By Desson Howe
Washington Post Staff Writer
Friday, October 13, 2000
Here's a thought, after watching "Lost Souls," which is another of
those horror flicks about Satan's spawn: What would Satan worshipers
do without numbers?
Ben Chaplin and Winona Ryder in the mathematical satanic thriller, "Lost Souls."
It's amazing to me that, for all their pronouncements about the power
to destroy's God's work on earth, these guys are always waiting for
the right time and the right combination of numbers before the doom
program can begin.
There they are, the meanest sentient or spiritual beings in
existence, and they're waiting for Year So and So, or some variable of
666, or some numerological combination that was predicted in the
Bible, some seventh sign of this and that or in this case . . . the 33rd
birthday of a certain someone who just might be the son of . . .
These guys, these Rosemary's People, are nothing but geeks with
potbellies and horns. Forget the pentagrams. They should worship slide
rules. They should drop the bell, book and candle and pull out their
It's time for them to own up to themselves. They're just glorified
trainspotters, plane spotters or algebraic club conventioneers. I
mean, if they're so much tougher than the Supreme Being, why are they
so caught up with ancient timetables? Get an anti-life.
Well, moving past this minor issue, let's quickly discuss "Lost
Souls," which seems to be nothing more or less than Winona Ryder's
desire to wear Gothic makeup. She has excellent eyes for mascara, by
the way. Nonie, girl, you are so Blair Witch!
She's Maya Larkin, who was saved from the devil's clutches by Father
Lareaux (John Hurt), a priest with all the right facial wrinkles and
But Satan lurks everywhere and could return at any time. When Maya
and her priestly pals (including Father Lareaux) attempt to exorcise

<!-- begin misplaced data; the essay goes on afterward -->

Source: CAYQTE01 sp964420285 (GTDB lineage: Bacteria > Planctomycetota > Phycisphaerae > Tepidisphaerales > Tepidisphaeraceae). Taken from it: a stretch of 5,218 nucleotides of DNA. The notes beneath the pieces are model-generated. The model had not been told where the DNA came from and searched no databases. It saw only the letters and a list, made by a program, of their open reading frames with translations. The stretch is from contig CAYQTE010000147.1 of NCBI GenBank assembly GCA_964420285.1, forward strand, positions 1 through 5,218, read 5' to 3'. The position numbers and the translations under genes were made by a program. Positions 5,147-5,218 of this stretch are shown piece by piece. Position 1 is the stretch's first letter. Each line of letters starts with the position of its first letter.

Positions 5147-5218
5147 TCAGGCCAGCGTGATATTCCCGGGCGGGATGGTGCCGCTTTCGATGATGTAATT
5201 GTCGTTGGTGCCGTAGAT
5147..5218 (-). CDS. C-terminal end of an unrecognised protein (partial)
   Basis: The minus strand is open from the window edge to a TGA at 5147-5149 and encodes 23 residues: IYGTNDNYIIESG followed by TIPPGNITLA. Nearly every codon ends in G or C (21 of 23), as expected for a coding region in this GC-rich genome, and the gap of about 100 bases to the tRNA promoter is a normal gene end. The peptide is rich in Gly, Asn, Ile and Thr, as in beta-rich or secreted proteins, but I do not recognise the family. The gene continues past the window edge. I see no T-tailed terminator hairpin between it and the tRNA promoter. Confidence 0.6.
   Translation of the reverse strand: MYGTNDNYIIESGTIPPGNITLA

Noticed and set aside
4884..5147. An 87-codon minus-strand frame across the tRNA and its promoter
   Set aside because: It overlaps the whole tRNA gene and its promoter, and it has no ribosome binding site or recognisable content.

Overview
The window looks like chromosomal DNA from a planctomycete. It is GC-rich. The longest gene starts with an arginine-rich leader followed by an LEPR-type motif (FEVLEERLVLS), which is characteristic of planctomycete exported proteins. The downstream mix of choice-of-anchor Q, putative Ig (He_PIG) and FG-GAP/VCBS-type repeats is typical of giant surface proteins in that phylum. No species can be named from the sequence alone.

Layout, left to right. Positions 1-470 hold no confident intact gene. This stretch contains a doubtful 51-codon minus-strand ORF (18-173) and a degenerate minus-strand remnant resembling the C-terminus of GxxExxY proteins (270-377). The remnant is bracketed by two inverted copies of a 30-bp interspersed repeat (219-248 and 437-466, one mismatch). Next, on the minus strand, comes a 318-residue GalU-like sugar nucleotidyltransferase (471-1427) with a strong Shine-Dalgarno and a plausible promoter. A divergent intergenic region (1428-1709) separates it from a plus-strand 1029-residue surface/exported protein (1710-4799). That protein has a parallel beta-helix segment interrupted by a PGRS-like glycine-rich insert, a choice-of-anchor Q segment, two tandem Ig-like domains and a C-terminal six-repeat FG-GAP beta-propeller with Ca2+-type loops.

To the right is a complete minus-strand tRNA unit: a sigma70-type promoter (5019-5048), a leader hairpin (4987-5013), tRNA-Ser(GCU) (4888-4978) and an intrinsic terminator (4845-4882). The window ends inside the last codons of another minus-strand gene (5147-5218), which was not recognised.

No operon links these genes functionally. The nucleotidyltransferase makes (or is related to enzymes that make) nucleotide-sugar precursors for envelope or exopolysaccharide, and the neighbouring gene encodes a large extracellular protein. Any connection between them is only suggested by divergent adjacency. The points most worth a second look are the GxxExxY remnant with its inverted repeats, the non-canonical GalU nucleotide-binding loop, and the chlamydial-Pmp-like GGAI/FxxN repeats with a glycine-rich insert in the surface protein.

possessed serial murderer Henry Birdson (John Diehl), the killer
leaves a numerically coded warning. True to geeky tradition, Maya
decodes those numbers to spell out the name of Peter Kelson.
Kelson (Ben Chaplin) happens to be a bestselling author who likes to
write about criminal psycho-killers and demystify the evil around
There's the setup. You don't need to hear any more. But you should
know that "Lost Souls," which marks the directorial debut of Janusz
Kaminski, cinematographer of "Schindler's List" and "Saving Private
Ryan," is a pretty dreary affair to sit through. It's not even scary.
Reason: Kaminski's trying to make a classy thriller. This means no
cheap scary effects. No pigeons fluttering. No camera closing in on
the hero with loud music. And only a few will-his-head-explode?
moments. Basically, it's just a green-tinted, contemplative pseudo art-
horror flick that can't avoid such silly pronouncements as this
from a certain Evil Character, whose identity I shouldn't divulge:
"They've had their 2,000 years. Now it's our turn."
There you go again, you guys, with your numbers, numbers, numbers!
"Lost Souls" (R, 102 minutes) Contains long-winded implications of
scariness choking in a sea of green cinematography.